Farflung - "Live At 013 Roadburn"
(Meteor City, 2010, MCY064CD)

From Aural Innovations #42 (May 2011)

The best kept secret in spacerock, California's Farflung has a history dating back to 1994's "The Way the Sky Is" single, a monstrous slab of uncompromising spacerock rooted in the psychedelic jamming of early Hawkwind and Chrome. No surprise then to learn that founder member Tommy Greņas (voice, synth and guitars) spent part of the 1990's touring with former Hawkwind psychonaut Nik Turner, whose band also featured the liquid guitar of Chrome's Helios Creed. In between those projects, Greņas has also found time to record and tour with his alternative spacerock outfit Pressurehed, his ambient project Anubian Lights (itself featuring numerous former Hawks), plus occupying guest spots with former Can vocalist Damo Suzuki, Krautrockers Cluster and the reformed Chrome. Frustratingly, while Farflung have released at least seven studio albums to date, only the most recent offering, 2009's "A Wound In Eternity" is readily available. That stunning slice of space metal marked an explosive return for Greņas and fellow conspirators/guitarists Michael Esther and Ryan Kirk, resulting in a spot on the Netherlands Roadburn Festival line-up, from which this live album is culled.

For anyone familiar with Farflung's blend of metallic space-noise, drones and electronica, the music on "Live At 013 Roadburn" will come as no surprise; almost half of the album's tracks are lifted from their most recent studio album, while another four are from the 1997 essential (and most excellently-named) Purple Pyramid Records compilation "So Many Minds, So Little Time". There is one track apiece from "9 Pin Body" and the long-deleted and now ridiculously rare "Belief Module", but nothing from 2002's atypical and almost guitarless "When Science Fails". The live set features wall-to-wall deafening versions of such epic tracks as "Unborn Planet", "Landing On Cydonia" (clocking in at eleven minutes, and morphing from beatless noise-scapes into a cosmic and all-consuming space chant celebrating the "lost Martian civilisation" of Cydonia), "The Day Of St Anthony's Fire" (a lengthy nine minute guitar and synth jam), and "Endless Drifting Wreck" featuring huge synth washes and guitar loops between lead-heavy riffs. Things conclude with "R-Complex", which Greņas announces has not been played by the band for 15 years.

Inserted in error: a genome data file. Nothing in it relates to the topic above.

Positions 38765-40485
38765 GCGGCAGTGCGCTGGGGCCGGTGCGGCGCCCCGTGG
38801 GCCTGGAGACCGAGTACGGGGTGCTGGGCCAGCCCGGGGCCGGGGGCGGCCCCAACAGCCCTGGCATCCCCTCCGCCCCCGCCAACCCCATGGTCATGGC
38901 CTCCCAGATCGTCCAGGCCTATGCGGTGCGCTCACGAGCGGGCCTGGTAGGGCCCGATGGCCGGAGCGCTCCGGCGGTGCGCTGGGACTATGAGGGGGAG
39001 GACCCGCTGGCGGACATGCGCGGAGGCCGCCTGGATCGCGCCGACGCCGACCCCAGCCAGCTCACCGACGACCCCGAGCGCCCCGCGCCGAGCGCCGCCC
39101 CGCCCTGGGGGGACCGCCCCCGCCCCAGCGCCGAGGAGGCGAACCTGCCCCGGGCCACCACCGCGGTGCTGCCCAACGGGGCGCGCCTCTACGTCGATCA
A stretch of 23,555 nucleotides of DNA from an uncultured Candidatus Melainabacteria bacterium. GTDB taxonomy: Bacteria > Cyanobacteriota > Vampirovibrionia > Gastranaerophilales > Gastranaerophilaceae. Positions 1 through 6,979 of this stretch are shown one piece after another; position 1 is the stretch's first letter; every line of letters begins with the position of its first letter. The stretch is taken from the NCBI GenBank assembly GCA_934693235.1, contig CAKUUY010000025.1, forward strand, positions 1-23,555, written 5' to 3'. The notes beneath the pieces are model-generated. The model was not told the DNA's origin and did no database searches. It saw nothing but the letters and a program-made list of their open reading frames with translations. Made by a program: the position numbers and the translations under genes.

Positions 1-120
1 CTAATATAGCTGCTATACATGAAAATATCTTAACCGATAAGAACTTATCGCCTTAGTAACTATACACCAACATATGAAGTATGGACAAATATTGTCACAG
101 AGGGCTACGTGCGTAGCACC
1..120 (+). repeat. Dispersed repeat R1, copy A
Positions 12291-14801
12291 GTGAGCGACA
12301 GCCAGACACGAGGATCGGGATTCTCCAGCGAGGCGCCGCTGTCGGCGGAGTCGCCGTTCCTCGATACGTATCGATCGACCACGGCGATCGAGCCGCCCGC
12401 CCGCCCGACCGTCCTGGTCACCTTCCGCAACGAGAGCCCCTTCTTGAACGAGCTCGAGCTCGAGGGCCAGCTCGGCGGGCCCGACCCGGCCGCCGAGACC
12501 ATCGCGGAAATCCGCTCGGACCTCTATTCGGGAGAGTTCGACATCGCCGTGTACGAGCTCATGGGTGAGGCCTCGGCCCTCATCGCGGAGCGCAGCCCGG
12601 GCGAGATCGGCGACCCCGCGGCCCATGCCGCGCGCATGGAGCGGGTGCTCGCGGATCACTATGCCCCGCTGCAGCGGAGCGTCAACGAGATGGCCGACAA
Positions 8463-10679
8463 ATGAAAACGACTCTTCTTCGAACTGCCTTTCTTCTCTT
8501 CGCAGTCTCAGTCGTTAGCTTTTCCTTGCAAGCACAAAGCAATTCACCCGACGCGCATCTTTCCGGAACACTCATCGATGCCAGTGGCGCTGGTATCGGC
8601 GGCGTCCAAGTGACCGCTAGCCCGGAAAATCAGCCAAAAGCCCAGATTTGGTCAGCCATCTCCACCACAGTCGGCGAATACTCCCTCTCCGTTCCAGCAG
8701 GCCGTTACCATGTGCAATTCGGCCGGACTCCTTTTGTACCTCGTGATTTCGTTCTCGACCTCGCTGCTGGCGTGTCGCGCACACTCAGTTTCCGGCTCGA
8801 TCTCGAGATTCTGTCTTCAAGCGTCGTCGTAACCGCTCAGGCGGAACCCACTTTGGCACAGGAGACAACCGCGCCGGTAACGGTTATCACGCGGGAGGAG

While it could be argued that the live tracks released here add little to their studio renditions, that is more a reflection of the immense power and volatility of Farflung in the studio than any shortcomings of their live sound. Meanwhile, with most of their previous catalogue either commanding high prices on E-Bay, or else completely unavailable, "Live At Roadburn" is a great point of entry into the astral plane inhabited by what must surely be the greatest spacerock band since Nik Turner left the Hawkwind mothership in 1976. Buy it now, before it, like its forebears becomes lost in the void.

Visit the Meteor City website at http://www.meteorcity.com or the band's Myspace page: http://www.myspace.com/farflung

Reviewed by Pat Albertson

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